Date: April 27, 2017
Author: Paul Vardy

Tapping into the 800,000 social golfers

lign="left" />

On average 22% of golf club members are aged 25 – 44 years.*  People in that age bracket form a significant part of Australia’s 800,000 estimated non-club golfers. So, why do clubs struggle to attract these people?

The answers are many and varied, however, one reason is that lifestyles change dramatically around the late 20’s, early 30’s.  People get busier and have less time for pursuits such as regular golf.  At the same time, age concessions on subscriptions typically offered by clubs come to an end. 

So what is a club to do?   Many clubs struggle with the concept of offering concessions to members in their 30’s and 40’s.   Quite rightly clubs don’t want to cannibalise their traditional higher-priced offerings.  Yet, there is often a feeling that the club has to do something.

Some things to consider at your club:

1. Look at it from the 25-44’s perspective.   Find out what’s preventing these people from purchasing your membership? Is it simply price or are there other factors at play?   If you only had time in your life for a dozen games a year, would you be comfortable paying a full membership?  What are the alternatives?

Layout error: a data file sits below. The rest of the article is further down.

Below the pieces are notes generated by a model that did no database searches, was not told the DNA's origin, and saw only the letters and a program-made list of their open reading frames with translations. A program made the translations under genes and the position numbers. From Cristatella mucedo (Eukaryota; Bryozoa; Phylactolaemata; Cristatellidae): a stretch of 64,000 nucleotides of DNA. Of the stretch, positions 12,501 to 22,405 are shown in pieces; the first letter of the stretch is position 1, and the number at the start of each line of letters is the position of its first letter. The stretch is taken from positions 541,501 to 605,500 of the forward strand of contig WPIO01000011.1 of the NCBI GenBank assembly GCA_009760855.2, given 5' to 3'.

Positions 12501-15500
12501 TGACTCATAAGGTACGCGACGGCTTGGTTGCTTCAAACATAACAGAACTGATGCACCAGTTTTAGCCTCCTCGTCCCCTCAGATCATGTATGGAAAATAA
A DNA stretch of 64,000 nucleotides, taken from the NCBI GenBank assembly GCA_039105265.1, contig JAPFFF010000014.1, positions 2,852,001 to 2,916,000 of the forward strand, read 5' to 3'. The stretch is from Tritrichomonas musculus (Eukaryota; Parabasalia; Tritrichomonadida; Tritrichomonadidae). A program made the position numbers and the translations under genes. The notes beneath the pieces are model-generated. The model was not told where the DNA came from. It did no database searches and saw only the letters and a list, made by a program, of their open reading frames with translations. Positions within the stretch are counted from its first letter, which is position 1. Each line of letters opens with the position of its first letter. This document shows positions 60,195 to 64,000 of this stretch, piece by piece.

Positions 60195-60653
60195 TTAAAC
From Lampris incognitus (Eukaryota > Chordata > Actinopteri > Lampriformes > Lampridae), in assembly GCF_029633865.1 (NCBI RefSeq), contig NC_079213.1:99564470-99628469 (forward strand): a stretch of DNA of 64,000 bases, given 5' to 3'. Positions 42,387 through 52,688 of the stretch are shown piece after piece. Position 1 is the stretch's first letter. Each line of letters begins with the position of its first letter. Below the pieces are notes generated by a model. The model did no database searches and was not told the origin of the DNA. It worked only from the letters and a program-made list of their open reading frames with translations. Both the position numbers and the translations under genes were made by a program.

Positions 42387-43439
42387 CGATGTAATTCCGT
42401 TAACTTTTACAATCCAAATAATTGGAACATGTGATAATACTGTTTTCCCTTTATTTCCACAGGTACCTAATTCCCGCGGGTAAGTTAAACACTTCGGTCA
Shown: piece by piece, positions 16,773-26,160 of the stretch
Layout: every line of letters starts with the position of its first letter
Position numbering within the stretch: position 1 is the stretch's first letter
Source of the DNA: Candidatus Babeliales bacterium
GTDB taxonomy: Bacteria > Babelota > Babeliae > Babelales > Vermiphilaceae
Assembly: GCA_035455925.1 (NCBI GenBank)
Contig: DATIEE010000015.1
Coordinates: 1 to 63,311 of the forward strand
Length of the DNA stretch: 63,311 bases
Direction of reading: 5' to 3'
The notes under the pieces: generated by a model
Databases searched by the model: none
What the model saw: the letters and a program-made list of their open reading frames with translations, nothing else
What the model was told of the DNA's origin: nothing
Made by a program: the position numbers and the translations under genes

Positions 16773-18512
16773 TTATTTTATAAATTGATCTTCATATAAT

2. Get creative.  Develop a few membership products for your committee to consider that offer reduced playing rights at a lower price.    Estimate how many new members you’d like to attract and the revenue this would generate.   How many members in this age bracket are currently in higher categories (such as full or 6 day)?  Are they significantly utilising their higher priced membership?  How many resign on average each year?   If you introduced a new category (say for 25 – 44’s), how many existing members seek to downgrade to the new category?  Can you test this?  What would subscription downgrades cost you compared to what you could save from resignations prevented?  Can you protect your existing categories by limiting movements to the new category with a cap (i.e. maximum 40)?  Can you put in place a restriction whereby members can only downgrade if they have proposed a new member to the club?

3. Think longer term.  How can the members in the newly developed category be encouraged to elevate to full membership over time?  How can you introduce a member nurture program that tracks their movements, communicates directly and embeds them into the club over a 3-5 year span?  How can you better utilise the services of your golf professional (or community instructor) to help the new members improve their golf and become more active?  A sense of progress is a big motivator.  Can you create special events for this segment of players to encourage them to play more golf?  How many of these potential members have families?  How can you encourage their kids to join your MyGolf program?  Can you invite a spouse/partner to a Swing Fit program?  You have their details.  Can you surprise them with a family lunch offer? How can you get your ideas in place for your membership drive in October’s GOLF MONTH campaign?


* 2014 Golf Participation Report